Earlier today John pointed toward Nigel Beale’s cleverly-titled criticism of my post “Tiny Shocks: Uncovering the Reductive Plot of James Wood’s How Fiction Works.” I’m looking forward to Nigel’s longer criticism; in the meantime I thought I’d reply regarding the mistakes Wood makes in his readings of Viktor Shklovsky and William H. Gass, since Nigel asked specifically about them:
Does Wood ‘misunderstand’ Gass? Is his reading of Shklovsky ‘demonstrably wrong’? Are these ‘intellectual errors’ or are they mischievous ploys to argue (successfully I’d say) points which you just don’t agree with? Who’s being Ad hominem here?
(Nigel, I hope you don’t mind my calling you by your first name; since we’re Facebook friends now, and I hope you’ll call me Adam. It keeps things friendlier!)
And let me say that it’s certainly fair for Nigel to take issue with my calling Wood’s account “smug and small” etc. Those are critical words, granted. I stand by them, however, as fitting descriptions of Wood’s argument and the manner in which he makes it: Wood’s reading of fiction in How Fiction Works is reductive, and I believe that a critic of his stature is capable of far better. (He studied with Frank Kermode!)
OK, on to the formalists.
Nigel Beale, a “writer, broadcaster, bibliophile,” and, it appears, fan of and apologist for James Wood, insults Big Other’s contributors and commenters in a post that can be found HERE. Without a semblance of critical thinking, he calls A D Jameson’s essay, “Tiny Shocks: Uncovering the Reductive Plot of James Wood’s How Fiction Works”, a “lengthy eructation of ill conceived, frequently picayune argument contra James Wood’s How Fiction Works.” But he follows this with nothing that would back up his dismissal.
A pleasant looking book.
[Update: As if this post weren’t long enough, there’s now a Part 2.]
On January 22, I read Shya Scanlon’s post “The Dull King”; on January 25 I read his second post “Cover Your Tracks.” Both were about reading James Wood’s How Fiction Works. Before that I’d heard of James Wood but hadn’t read anything by him; I knew some people liked him and some didn’t like him. I myself had no opinion about the guy. Nor did I have any real plan to read How Fiction Works. But still I posted a couple of comments on Shya’s posts, and Shya wrote back, and I wrote back, and before I knew it I’d written a very long comment that I turned into my own post, “Uncover Your Tracks.”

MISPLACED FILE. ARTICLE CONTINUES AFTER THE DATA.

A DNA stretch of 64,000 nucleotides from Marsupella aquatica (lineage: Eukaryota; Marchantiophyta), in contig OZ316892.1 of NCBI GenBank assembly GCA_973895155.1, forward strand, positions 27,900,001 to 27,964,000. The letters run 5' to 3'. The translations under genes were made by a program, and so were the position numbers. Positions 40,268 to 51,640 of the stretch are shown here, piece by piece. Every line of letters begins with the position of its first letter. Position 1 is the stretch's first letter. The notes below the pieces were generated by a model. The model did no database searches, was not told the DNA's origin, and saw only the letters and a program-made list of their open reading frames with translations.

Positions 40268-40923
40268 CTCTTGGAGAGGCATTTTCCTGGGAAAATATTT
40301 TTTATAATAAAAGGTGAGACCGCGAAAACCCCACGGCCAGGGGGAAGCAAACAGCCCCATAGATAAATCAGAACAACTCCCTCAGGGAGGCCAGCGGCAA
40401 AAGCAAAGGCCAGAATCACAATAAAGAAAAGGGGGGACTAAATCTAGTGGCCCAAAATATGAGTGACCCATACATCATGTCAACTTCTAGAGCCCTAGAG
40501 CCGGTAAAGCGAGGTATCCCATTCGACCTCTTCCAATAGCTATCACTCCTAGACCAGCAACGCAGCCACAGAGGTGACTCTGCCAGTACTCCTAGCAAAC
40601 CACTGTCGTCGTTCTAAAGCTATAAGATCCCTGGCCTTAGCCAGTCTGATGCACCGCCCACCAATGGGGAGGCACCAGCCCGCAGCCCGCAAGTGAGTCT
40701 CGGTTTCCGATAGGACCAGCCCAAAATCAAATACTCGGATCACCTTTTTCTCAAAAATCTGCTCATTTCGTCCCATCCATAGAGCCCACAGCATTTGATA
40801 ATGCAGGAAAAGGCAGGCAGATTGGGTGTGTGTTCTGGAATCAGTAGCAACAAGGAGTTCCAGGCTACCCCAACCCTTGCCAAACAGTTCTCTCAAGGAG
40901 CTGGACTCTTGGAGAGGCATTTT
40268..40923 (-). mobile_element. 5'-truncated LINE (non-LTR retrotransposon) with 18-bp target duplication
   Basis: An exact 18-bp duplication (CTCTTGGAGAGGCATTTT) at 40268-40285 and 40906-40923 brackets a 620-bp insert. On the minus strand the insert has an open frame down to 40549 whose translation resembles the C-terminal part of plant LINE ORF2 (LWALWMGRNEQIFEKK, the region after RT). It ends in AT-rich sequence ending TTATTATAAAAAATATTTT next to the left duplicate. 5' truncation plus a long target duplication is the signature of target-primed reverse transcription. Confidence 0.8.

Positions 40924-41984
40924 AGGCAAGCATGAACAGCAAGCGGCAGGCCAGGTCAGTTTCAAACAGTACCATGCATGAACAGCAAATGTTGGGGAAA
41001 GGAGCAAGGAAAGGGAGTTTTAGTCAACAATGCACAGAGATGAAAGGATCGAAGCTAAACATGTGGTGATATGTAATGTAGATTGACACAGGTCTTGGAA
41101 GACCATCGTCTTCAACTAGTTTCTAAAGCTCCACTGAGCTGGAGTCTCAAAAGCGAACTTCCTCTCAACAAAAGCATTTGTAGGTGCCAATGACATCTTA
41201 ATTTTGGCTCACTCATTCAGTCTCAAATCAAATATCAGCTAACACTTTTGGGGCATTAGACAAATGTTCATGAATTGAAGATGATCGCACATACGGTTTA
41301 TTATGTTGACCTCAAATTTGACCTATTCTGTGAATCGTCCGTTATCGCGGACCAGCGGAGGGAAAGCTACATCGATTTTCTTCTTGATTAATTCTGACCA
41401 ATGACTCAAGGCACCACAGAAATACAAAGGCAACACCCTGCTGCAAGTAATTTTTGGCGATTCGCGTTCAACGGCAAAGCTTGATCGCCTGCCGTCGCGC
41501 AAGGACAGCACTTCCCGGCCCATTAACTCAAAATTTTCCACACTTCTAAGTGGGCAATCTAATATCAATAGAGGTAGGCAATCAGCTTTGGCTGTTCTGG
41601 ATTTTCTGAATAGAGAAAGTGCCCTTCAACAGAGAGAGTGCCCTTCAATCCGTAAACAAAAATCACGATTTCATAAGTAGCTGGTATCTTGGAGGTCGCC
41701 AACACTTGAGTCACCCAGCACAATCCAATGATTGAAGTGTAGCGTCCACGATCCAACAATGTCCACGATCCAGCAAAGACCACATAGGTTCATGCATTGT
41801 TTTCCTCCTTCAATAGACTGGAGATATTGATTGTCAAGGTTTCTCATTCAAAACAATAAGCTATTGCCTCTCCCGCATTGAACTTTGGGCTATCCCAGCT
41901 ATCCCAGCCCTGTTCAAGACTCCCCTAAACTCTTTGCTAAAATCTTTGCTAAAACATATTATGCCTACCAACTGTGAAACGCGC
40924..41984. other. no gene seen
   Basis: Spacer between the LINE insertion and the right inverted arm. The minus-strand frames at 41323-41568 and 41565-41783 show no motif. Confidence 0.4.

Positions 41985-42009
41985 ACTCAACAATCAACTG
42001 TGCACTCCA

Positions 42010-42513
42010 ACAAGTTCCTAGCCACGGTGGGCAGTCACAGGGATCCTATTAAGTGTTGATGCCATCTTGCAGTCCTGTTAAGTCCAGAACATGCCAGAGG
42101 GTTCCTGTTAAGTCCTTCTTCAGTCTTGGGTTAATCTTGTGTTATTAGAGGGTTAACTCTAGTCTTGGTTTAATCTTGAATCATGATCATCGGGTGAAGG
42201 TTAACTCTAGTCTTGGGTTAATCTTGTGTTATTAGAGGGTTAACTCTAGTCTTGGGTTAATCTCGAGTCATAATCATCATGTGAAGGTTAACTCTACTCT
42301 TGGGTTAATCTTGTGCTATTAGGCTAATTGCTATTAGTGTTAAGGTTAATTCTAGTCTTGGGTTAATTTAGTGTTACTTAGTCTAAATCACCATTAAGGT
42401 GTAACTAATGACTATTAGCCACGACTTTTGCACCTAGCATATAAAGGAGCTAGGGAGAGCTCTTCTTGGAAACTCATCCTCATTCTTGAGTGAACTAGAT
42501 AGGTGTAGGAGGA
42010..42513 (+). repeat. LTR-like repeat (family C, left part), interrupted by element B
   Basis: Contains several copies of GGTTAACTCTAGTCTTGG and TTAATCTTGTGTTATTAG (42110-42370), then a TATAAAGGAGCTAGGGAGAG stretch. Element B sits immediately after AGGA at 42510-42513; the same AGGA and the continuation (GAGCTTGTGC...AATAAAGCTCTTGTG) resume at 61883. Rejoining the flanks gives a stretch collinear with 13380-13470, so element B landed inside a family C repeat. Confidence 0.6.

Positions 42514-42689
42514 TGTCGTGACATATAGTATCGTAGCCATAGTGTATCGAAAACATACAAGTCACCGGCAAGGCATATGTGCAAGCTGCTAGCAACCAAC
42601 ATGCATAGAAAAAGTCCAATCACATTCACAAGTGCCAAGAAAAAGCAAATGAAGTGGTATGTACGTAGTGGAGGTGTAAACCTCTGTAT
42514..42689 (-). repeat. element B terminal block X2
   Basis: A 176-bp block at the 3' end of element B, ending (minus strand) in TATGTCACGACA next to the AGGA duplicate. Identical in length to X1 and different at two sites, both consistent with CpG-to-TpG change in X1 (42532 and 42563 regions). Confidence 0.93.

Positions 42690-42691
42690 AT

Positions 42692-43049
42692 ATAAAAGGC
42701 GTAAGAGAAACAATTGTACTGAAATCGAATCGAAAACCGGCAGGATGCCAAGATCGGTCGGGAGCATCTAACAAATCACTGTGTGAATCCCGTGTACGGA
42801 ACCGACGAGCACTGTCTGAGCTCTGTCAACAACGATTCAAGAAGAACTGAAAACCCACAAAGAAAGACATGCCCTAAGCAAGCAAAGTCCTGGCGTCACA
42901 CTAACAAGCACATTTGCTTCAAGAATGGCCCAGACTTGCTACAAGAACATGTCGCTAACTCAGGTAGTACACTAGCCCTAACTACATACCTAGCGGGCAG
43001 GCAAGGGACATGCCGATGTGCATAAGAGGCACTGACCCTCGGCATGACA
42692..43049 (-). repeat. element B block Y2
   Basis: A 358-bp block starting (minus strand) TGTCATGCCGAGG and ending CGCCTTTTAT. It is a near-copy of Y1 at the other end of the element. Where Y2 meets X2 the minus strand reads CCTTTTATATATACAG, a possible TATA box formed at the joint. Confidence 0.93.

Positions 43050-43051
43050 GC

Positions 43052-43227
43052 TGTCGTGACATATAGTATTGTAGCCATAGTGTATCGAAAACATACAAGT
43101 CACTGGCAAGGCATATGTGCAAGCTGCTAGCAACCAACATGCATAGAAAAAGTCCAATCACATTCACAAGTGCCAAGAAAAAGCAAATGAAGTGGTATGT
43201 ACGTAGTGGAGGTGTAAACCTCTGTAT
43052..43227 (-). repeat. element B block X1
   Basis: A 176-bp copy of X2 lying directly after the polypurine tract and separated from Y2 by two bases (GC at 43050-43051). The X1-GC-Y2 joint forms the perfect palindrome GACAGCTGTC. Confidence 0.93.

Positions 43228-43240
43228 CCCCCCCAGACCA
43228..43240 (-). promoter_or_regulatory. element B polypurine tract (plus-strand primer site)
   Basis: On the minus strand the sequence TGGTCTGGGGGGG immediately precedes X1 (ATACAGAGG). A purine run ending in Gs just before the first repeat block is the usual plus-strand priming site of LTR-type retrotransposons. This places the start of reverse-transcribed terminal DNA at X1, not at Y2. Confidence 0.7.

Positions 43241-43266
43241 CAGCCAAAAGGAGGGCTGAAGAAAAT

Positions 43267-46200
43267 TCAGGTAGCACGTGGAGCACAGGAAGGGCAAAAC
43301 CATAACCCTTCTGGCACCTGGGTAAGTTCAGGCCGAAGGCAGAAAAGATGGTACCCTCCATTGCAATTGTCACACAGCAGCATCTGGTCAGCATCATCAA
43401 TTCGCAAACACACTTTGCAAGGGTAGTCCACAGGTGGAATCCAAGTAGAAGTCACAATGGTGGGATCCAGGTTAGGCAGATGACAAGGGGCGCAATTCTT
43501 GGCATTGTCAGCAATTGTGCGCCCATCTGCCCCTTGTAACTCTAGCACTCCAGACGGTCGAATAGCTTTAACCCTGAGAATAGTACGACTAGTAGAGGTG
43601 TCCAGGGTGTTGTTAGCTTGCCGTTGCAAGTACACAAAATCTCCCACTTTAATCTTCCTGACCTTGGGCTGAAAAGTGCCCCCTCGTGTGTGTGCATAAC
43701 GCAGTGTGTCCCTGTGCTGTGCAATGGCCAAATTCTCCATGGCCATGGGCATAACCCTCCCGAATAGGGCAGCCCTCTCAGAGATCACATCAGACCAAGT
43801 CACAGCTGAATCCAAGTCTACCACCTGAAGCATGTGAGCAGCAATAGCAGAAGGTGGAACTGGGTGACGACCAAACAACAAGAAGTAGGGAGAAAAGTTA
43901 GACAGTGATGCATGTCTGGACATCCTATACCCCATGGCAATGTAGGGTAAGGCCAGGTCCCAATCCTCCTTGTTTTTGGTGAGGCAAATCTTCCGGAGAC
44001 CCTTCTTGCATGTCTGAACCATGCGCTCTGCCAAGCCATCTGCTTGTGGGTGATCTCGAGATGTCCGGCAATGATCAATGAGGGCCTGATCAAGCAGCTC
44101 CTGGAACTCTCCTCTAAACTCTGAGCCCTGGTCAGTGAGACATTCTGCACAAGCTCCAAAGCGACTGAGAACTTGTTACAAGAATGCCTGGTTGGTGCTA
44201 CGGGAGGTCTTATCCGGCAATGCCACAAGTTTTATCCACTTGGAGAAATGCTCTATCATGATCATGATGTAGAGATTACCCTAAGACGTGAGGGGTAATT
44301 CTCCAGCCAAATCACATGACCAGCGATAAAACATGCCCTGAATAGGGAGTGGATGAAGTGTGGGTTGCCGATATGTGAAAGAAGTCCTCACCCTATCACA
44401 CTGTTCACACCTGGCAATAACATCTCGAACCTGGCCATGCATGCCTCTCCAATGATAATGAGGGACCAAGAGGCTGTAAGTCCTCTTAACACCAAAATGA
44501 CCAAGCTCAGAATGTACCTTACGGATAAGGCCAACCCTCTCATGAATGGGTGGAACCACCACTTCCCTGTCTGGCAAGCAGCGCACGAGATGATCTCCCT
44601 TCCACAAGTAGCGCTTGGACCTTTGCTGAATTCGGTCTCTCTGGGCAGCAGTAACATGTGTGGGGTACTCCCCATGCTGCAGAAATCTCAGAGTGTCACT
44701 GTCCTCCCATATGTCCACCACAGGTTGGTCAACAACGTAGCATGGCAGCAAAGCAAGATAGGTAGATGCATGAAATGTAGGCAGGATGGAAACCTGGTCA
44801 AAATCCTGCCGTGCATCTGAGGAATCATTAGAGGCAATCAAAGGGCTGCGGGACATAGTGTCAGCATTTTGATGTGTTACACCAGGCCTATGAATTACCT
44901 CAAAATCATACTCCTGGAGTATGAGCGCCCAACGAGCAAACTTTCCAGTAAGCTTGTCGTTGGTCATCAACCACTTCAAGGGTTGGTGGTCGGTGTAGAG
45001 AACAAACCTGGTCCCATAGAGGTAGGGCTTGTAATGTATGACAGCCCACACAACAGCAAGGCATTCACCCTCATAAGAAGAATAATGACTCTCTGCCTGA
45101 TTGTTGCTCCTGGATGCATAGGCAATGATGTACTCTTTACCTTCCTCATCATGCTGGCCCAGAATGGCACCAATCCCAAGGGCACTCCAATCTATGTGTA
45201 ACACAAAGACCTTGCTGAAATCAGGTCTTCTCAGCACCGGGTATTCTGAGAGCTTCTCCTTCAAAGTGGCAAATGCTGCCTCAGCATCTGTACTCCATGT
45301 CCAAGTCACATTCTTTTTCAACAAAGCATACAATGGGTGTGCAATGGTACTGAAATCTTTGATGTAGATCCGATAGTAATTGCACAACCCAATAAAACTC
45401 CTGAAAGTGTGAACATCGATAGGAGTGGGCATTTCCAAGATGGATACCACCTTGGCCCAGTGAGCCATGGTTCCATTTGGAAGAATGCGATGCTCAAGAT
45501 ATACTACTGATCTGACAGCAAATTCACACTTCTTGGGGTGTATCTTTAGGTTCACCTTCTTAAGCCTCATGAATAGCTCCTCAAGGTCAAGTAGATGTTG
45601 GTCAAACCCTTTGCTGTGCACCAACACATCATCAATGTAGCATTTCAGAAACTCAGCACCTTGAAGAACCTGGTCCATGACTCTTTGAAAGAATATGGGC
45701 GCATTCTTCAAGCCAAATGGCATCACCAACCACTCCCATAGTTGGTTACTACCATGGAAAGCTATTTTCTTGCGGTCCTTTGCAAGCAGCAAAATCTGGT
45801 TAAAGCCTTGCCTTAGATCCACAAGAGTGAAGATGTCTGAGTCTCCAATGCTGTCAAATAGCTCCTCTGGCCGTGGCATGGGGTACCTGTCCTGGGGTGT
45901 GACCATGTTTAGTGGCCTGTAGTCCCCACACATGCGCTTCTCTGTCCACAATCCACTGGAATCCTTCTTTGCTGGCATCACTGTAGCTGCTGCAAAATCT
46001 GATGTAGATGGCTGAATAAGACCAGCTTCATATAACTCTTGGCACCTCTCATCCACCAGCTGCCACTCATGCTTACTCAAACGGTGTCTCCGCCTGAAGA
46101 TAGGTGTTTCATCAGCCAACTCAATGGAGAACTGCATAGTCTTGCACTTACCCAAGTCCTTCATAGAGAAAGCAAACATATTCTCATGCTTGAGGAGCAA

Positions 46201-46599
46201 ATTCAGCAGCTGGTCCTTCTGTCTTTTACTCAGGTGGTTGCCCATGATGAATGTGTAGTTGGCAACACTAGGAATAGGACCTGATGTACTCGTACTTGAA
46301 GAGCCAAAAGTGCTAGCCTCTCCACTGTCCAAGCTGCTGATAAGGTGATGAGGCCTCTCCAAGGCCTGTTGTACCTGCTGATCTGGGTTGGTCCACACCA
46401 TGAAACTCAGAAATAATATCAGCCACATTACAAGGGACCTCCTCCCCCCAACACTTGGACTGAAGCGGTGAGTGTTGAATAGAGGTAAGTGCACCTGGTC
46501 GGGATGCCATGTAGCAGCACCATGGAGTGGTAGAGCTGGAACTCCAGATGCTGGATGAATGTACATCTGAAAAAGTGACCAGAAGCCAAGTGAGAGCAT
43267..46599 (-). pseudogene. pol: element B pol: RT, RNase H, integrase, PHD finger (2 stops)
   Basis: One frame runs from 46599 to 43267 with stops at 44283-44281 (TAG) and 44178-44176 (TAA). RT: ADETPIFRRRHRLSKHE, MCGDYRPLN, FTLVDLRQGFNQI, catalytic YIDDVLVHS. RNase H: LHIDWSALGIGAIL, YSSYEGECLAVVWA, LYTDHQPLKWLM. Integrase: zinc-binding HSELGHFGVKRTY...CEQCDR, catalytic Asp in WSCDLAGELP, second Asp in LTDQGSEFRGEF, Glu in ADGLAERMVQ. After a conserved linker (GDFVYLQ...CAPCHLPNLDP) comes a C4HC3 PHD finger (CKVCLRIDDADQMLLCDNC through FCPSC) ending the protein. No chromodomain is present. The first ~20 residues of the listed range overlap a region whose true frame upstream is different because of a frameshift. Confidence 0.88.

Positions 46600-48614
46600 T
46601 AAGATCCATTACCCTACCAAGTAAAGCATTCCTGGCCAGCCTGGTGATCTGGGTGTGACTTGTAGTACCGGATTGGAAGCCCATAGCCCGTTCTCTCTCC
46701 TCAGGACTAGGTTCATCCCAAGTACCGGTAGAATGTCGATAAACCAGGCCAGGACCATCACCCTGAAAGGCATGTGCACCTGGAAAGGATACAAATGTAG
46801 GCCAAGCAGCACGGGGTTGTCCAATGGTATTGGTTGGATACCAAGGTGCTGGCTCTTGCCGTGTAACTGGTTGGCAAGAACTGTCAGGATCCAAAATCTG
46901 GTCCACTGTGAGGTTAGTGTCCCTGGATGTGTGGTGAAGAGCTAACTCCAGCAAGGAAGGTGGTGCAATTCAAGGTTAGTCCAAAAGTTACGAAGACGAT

Then I thought what the hell and trudged through the snow to Columbia College. That was a fun trip; the library elevators weren’t working, and a security guard had to escort me up to the fifth floor. It felt like the normal world had gotten broken, and something exciting was taking place. I took that as a sign that I was on the right track. I went home right away and read the book from cover to cover….
Who knows what all is down there?
Shya posted something two days ago about James Wood’s How Fiction Works, in which Wood advocates the use of “free indirect style”:
The entire book is built around a concept he calls “free indirect style,” which essentially refers to a prose style for which Gustave Flaubert is largely responsible. One of the hallmarks of this style is that the language is most often experienced by the reader to be that of the book’s narrator or protagonist. Cases, therefore, where a description or word choice does not suit the narrator, and therefor invokes the author, are seen by James Wood as essentially a flaw. Well, at least an inferior style.
A bunch of people posted responses, and I posted a couple of responses, and Shya posted a couple of responses. And then this morning I was going to post yet another response. But then it got long-winded (a weakness of mine), and went off on a few tangents, and then I realized I wanted to embed some pictures and YouTube videos (another weakness). So I made it a post. I made it this post!